I find no plea that within 43 hours particulars of the goods sent by rail were not sent to the Lahore Office of the company and it seems to be admitted by the defendants that intimation was given to them of the non-arrival of the consignment and therefore on this plea, i.e. the want of sending of certificates of insurance, the suit of the plaintiffs could not be dismissed.
27. It is then submitted that in accordance with the warranty pleaded in para. 7 of the written statement a claim should have been made within six months of the date of issue of the Railway Receipt, and it is sought to be interpreted that this should have been made to the Railway as well as to the Insurance Company. In the first place a claim was made to the Railway as to the loss of the goods in December 1947, and it cannot be said that no claim was made to the Railway, but even if it was not as I read this term it only means that the claim has to be made to the insurance Company and not to the Railway.
28. The plea in regard to the goods not having been sent in closed wagons does not seem to have been pressed either in the Court of first instance or in the first appellate Court and was rightly not pressed before us. The main reliance of the defendants was on the want of declaration certificates which as I have said was neither pleaded nor was any specific issue raised on the point nor is there any specific mention of this in the judgment of the trial Court.
29. It is significant that certain warranties are specifically pleaded in paras. 7 and 8 and even the words of those warranties are reproduced, but the question of declaration certificates was neither specifically pleaded nor were the words specifically put into the written statement, and the evidence of the defendant also seems to show that this was not a question which was present to the minds of the parties in the trial Court. For this defendant Balbir Sawhney C. D. W. 1, Manager of the Insurance Company, was examined on commission. He has stated that in the case of insurance of a particular consignment under the policy the insured had to give declaration to the company giving the particulars of the consignment within 48 hours and a certificate of insurance obtained and in case of a claim the Insurance certificate together with proof of loss was to be sent by the claimant and that in the present case the plaintiff only informed the company of the loss of the consignment but never sent 'any proof of the loss and other particulars of the loss' and also that he did not send the original insurance certificate though called for.
As I read the statement of this witness I do not find that he definitely stated that the particulars were not sent as required under the policy. All that he says is that these details were required because the company could only then make independent enquiry or appoint assessors to ascertain the truth or otherwise of the allegation made by the plaintiffs in regard to their loss. He also stated that this policy was cancelled but of this there is no proof. Thus from the pleadings as well as from the issues as also from the statement of the' defendant's witness it cannot be said that it was the case of this defendant that declaration certificates as they have been termed by the District Judge were not obtained under the policy and therefore there was no contract of insurance in regard to these various consignments. In my opinion, the learned District Judge was in error in dismissing the plaintiff's claim against this defendant No. 2.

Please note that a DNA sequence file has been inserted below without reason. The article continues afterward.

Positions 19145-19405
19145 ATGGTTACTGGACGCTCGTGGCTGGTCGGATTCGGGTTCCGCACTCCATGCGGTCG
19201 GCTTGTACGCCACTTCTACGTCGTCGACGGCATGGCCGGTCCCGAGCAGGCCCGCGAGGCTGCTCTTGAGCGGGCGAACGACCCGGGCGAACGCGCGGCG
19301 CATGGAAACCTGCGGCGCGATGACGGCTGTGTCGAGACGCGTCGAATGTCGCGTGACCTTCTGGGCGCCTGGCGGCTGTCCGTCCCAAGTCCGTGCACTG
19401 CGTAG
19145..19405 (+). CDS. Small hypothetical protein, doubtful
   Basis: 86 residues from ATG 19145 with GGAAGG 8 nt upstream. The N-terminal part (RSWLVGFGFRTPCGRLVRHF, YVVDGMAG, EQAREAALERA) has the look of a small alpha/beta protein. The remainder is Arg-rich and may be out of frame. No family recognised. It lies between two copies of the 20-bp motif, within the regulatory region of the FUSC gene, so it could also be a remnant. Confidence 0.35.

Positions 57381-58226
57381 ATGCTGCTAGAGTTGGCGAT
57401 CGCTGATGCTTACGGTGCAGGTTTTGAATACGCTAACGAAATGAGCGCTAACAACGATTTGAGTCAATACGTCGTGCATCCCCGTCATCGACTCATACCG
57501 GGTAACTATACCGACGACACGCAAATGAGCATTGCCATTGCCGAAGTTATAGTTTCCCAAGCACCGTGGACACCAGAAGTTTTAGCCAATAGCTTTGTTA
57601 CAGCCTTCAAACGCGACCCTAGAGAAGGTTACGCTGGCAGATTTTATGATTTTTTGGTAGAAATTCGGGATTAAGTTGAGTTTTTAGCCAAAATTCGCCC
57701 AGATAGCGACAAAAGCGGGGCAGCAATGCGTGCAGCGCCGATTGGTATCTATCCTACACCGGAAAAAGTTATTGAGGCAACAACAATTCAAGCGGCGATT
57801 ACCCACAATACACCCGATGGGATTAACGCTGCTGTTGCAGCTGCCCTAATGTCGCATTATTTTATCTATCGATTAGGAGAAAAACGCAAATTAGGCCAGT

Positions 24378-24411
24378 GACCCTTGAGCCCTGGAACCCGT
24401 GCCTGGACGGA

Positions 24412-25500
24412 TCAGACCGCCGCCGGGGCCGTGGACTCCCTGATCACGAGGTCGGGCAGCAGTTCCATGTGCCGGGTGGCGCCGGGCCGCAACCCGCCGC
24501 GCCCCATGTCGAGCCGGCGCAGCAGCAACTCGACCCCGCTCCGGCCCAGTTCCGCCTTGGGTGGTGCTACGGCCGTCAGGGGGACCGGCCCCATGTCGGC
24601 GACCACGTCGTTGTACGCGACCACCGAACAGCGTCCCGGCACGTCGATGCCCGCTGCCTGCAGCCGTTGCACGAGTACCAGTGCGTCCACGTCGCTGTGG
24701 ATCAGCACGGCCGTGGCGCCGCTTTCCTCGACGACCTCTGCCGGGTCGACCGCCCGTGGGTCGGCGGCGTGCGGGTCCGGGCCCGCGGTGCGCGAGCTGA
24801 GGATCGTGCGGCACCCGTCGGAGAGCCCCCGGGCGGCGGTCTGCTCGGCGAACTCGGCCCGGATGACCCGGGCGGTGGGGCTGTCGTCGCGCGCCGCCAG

30. It was admitted that the consignments in question were covered by the policy of insurance. The defendant could not then say in the same breath that they were not covered by the policy of insurance. This is not a case of merely inconsistent pleadings but it seems to be a case of contradictory pleadings which may be termed both inconsistent and embarrassing defences which is not allowed under the Civil Procedure Code (see page 579 of Mulla's Code of Civil Procedure). If contradictory pleadings were to be allowed and that is what it comes to when a defendant pleads that the goods were insured with him but goods were not insured because of a certain reason, this would be covered by what Lindley L. J. said in-- 'In re Morgan; Owen v. Morgan', (1887) 35 Ch D 492 at p. 500 (T). The learned Lord Justice said-
'I quite see that that power may be very much abused. It may be abused to such an extent as to be embarrassing and unfair and oppressive to the other side.'
and it appears to me for that reason that the issues were framed as they have been framed, and even if such a plea was open to defendant No. 2 it was his to duty to get a specific issue raised and then the parties could have led evidence on that issue.
31. I would therefore allow these appeals against defendant No. 2 and decree the plaintiff's suits with costs throughout.
32. I agree.